PPAP implemented an electronic ticketing system and has continued to upgrade its technology over the past decade.
According to Anthony Boule, Director of Administration and Pittsburgh Parking Court, PPAP has relied on Zebra® printers for more than a decade, and currently equips all officers with the Zebra QL 320™ model.
Durable and lightweight, the Zebra QL™ series printers are well-suited to PPAP's demands. Enforcement officers easily carry the two-pound printers on their belts. With a wireless Bluetooth® connection, the officers use their handhelds freely without being tethered.
PPAP loads printers with rolls of blank, seven-inch tickets preprinted with a header and footer with standard information. For the location, enforcement officers simply scan barcodes on parking meters and the software auto-fills the street address, along with the date and time.
Enforcement officers then select from drop-down menus the make and model of the car, the license plate number and one of more than 70 different viola¬tion codes. When they enter a code, the software automatically fills in the amount of the fine, without requiring officers to remember the various amounts.
One of the most compelling aspects of Gtechna's MES™ software is its ability to automate the end-to-end process. The intuitive interface, combined with customer-defined drop-down lists and automatic repetition of recurring data, allows for easy screen navigation and data entry. To issue a ticket, an officer simply adds an electronic signature, a ticket is printed, and data is sent wirelessly to a central server at the end of the shift where it can be easily accessed through ticket management software.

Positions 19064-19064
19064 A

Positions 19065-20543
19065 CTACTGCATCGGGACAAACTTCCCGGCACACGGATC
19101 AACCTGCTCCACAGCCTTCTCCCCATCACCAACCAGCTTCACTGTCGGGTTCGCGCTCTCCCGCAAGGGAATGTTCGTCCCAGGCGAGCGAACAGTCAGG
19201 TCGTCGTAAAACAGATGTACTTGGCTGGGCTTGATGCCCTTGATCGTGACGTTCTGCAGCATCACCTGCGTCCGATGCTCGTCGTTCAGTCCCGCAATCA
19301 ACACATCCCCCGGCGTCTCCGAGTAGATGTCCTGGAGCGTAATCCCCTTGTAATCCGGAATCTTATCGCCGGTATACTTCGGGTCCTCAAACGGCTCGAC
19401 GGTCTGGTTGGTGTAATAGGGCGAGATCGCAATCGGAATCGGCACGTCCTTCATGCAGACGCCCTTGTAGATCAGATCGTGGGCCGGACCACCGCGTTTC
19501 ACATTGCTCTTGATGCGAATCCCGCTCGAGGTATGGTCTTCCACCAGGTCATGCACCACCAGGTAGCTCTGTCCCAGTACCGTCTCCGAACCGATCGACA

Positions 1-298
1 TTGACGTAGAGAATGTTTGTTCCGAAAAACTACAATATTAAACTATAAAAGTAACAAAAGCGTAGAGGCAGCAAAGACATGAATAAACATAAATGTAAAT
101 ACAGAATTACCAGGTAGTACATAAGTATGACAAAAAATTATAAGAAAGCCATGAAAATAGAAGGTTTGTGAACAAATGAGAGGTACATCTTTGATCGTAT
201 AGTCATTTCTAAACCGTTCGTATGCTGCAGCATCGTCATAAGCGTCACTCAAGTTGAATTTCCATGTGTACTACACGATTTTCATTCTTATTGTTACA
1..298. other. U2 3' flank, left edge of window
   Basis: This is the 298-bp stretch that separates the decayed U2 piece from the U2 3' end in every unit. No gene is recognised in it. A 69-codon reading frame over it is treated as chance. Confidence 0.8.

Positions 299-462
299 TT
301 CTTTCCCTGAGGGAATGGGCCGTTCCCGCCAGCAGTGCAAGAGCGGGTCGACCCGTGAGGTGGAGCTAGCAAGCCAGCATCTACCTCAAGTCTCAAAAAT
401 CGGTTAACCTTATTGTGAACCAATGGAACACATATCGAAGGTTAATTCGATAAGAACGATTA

In five to six hours, officers might issue as many as 300 tickets. Each one takes less than a minute to produce.
Each roll contains 200 tickets, so officers dispense tickets without interruption. At no time is that more critical than during street cleaning. Officers must work behind the street-cleaners to ticket cars still parked during posted cleaning times.
"Street cleaning is a pretty good load on the printer and handheld. It puts the printer to the test," said Judi DeVito, Director of Enforcement and Metre Services at PPAP. "The printer never seems to have a problem keeping up; it's more the enforcement officer keeping up with street-cleaning equipment."
With Zebra printers, PPAP also produces more legible tickets than before. Not only can citizens can read them easily, but the tickets stand up to the Pittsburgh weather—reducing the number of questions and objections about tickets.
"It rains and tickets are left on cars. It's a pretty durable ticket," Vennero said. "We have very few complaints about readability."
Twice every day, tickets upload to the server for citation management and processing. Electronic entry at the street level, and then no duplicate entry, reduces errors dramatically.